By Barby Ingle, Columnist
It can be tricky deciding when to tell someone about your chronic pain or invisible illness. You can never take back information once it is shared.
If you choose to disclose that you have a chronic condition or disability, you should decide when and how to do it. Take the time to think about different situations and how you wish to handle them.
Many people feel it is not their place to ask about your physical conditions, but knowing about your pain and limitations could help them understand where you are coming from with your thoughts and actions.
I know a chronic pain patient who liked a neighbor and was interested in dating him. He often helped around her house with handyman projects, and she would see him out on his porch and go out and talk to him. Eventually, he asked her out and they had a great time.
Over the next few months, they had dates scheduled but she ended up canceling a lot of them. She was just in too much pain. He began to think she was not interested in him and started to pull away.
Friends encouraged her to tell him about her medical condition and what she was going through. She did, and he stuck around for a while, but in the end it did not work out. However, they remained friends and it helped her see that she could still have a social life.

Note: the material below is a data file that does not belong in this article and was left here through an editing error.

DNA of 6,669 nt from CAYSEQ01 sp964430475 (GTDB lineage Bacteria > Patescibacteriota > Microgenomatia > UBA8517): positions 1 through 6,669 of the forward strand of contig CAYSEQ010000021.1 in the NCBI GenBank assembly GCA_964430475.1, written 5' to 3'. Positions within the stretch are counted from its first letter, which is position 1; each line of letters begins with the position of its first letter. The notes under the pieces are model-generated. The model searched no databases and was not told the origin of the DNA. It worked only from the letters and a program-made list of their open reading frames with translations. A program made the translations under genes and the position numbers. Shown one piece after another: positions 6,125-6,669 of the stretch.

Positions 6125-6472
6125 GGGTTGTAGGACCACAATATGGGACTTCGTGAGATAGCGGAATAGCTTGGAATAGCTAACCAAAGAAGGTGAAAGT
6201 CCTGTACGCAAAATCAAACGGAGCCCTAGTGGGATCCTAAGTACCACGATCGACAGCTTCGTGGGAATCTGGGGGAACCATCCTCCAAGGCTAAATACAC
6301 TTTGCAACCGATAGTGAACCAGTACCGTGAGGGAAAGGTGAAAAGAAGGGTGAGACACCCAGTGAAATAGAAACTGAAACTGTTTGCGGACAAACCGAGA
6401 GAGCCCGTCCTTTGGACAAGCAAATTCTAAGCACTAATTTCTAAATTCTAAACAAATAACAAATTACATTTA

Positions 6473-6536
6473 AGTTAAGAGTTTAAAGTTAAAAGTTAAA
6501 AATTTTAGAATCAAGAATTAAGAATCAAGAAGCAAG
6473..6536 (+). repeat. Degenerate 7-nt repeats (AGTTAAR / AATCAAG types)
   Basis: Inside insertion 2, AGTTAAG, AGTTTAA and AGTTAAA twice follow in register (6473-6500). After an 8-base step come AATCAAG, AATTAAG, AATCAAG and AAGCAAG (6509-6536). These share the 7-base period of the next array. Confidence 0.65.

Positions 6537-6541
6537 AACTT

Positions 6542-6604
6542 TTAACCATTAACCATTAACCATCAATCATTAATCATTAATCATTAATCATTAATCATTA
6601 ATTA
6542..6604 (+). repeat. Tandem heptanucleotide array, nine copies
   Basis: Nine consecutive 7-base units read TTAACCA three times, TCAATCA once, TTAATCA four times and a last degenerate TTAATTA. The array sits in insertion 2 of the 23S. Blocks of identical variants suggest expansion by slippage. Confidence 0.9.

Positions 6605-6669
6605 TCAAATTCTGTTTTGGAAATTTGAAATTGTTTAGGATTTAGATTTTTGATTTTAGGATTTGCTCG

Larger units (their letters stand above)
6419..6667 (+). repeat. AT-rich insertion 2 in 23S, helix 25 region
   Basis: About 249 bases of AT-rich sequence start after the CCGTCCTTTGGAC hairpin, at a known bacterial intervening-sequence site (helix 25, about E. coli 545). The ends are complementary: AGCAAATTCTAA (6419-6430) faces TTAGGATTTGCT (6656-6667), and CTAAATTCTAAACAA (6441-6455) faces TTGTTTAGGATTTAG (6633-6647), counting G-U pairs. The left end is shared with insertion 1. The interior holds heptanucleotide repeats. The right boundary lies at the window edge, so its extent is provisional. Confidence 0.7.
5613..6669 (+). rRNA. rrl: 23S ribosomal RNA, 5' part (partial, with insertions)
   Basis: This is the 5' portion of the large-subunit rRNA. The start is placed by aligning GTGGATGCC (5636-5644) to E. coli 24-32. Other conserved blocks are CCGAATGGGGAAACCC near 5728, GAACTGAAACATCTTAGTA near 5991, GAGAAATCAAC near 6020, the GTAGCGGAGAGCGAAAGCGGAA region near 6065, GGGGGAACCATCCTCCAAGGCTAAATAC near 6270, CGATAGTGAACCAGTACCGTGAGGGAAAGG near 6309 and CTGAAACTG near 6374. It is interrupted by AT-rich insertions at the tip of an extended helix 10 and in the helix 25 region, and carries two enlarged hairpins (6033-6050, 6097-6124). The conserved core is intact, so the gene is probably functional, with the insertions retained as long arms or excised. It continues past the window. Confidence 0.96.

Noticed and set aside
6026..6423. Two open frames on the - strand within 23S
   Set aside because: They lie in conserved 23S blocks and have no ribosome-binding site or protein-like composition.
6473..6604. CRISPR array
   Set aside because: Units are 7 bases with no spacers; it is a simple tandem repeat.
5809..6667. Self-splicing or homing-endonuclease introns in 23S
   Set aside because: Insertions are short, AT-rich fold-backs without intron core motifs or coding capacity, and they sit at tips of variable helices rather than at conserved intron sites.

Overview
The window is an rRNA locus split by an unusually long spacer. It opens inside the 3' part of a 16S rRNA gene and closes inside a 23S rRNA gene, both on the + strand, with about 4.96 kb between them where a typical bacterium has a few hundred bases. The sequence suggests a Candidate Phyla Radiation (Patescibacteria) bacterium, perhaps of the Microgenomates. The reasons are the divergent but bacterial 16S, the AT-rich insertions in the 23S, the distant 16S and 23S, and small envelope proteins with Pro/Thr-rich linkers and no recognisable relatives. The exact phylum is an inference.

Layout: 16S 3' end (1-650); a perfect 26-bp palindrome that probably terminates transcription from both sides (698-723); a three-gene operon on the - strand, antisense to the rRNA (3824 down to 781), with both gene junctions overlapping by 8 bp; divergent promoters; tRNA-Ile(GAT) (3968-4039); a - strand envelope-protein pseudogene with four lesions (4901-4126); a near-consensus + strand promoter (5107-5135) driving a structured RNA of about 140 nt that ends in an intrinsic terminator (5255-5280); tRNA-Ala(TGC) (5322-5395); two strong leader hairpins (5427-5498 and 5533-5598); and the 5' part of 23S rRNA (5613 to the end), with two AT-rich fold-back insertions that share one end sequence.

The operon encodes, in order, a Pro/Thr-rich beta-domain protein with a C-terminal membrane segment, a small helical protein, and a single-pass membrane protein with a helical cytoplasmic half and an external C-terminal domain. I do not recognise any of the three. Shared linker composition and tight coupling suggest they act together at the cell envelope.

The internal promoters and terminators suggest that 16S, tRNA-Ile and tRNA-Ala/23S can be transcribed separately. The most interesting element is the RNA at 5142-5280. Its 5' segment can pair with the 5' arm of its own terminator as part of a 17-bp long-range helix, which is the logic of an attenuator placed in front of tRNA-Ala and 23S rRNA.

If you’re in this or another social situation, you should think about the following when deciding whether to disclose your condition and how it affects you:
- Are you able to participate in activities using your coping skills and tools?
- Do you need accommodations?
- Are you able to perform the activity safely if you choose not to disclose?
- Do you think the other person will react in a way that’s appropriate for where you are?
If you are not sure about the latter, you may want to wait until you are in a private setting.
If the situation becomes an intimate relationship, it is very important to share even if it means losing that person. It is not fair to them or you to hold that information back.
If your disability is in remission or typically under control, is there a reason to disclose? It is possible that flare-ups may keep you from future activities, so it would be a good thing to disclose ahead of time. The education you give them may also help someone else they meet along the way.
Finally, how will you address misconceptions about your chronic condition when you disclose? Some people do not believe in treating pain with narcotic medications or had a bad experience with someone else in their life with chronic pain.
Not disclosing is wrong if you are in a situation that can cause others harm. For instance, when getting on a plane, you shouldn’t be sitting in the exit row. If assigned by mistake, notify the flight crew.
When choosing situations and activities where you do not want to disclose your disability, take time to carefully analyze the activities you are able to do and plan accordingly. Remember, you can always reveal more information later as needed.